Q4. With 10 day injections of exosome, is it just 10 days or does the process need to be repeated several times afterwards?
A4. The exosomes have to be given repeatedly.
Q5. Is there a biomarker that tells you that glycine has decreased in the brain?
A5. We assess brain glycine directly by taking tissue samples from the mice.
Q6. Is gene therapy only for loss of function mutations?
A6: Most of the early successes were in loss-of-function because they were amenable to the technology at that time. However, as the technology improves in efficiency and versatility, gain-of-function mutations are becoming targets for gene therapy, but I think these are still in development in mouse models. Not sure if there are any examples in human trials yet.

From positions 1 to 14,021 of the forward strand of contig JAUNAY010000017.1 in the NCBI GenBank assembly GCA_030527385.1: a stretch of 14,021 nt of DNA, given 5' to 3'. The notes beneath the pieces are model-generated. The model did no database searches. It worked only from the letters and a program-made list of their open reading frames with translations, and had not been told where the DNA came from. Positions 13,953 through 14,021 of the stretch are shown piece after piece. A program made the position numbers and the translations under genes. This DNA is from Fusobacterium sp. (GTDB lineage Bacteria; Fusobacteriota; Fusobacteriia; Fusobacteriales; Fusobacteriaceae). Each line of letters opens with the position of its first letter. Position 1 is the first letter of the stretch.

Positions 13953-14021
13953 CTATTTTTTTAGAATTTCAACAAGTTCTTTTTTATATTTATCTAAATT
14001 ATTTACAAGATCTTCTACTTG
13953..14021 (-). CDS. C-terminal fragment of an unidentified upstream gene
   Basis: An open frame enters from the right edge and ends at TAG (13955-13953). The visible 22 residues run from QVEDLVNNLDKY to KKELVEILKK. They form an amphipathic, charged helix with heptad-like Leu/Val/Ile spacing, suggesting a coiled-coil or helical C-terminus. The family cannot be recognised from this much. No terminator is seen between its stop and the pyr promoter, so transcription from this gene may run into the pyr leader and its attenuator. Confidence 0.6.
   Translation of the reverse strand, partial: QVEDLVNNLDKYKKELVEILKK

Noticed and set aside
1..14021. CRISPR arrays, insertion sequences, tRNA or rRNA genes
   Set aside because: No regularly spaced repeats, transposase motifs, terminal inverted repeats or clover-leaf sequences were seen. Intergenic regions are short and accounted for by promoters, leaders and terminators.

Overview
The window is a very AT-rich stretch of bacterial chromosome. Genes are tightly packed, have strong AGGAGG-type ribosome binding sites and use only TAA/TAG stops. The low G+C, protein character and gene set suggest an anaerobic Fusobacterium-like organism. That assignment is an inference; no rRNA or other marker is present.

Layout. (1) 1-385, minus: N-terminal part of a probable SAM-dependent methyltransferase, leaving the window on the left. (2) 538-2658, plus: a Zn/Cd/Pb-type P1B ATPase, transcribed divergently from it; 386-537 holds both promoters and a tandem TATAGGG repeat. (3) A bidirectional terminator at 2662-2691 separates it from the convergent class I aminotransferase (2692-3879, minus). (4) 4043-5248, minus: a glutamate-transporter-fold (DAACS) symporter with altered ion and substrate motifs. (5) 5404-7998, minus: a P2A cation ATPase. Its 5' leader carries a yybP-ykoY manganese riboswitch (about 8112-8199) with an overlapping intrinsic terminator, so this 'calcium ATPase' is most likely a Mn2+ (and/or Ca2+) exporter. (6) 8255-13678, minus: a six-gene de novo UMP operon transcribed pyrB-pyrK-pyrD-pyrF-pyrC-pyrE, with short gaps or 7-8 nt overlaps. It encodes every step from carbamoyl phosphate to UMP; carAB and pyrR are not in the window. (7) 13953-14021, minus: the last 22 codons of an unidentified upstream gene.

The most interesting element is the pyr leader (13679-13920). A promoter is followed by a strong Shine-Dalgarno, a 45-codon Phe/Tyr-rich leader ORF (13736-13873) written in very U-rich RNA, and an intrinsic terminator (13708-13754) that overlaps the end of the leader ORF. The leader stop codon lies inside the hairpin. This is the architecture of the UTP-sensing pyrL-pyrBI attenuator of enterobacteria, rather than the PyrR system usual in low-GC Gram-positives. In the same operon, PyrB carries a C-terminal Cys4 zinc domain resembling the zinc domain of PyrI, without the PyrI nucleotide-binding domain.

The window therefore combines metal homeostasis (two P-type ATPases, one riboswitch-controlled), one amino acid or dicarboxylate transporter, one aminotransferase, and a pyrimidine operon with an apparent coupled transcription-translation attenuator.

Q7. Is there a parent organisation that offers information on clinical trials for metabolic disorders?
A7. Yes, the team at Metabolic Support UK can help with your enquiry. Please contact us on email@example.com. You can also contact disorder-specific patient organisations, such as Joseph’s Goal, but get in touch with the Metabolic Support UK team and we’ll signpost you to the best place.
Q8. Can integrated GT (lentiviral) be inherited by patients’ children?
A8. No. The lentiviral vector only integrates into certain tissues – such as the liver. It doesn’t reach the germline (sperm or ovaries), so it can’t be inherited. In fact, “germline gene therapy” is prohibited across the world.
Q9. Are there any concerns about the lentivirus having a permanent/untoward effect on the cell genome?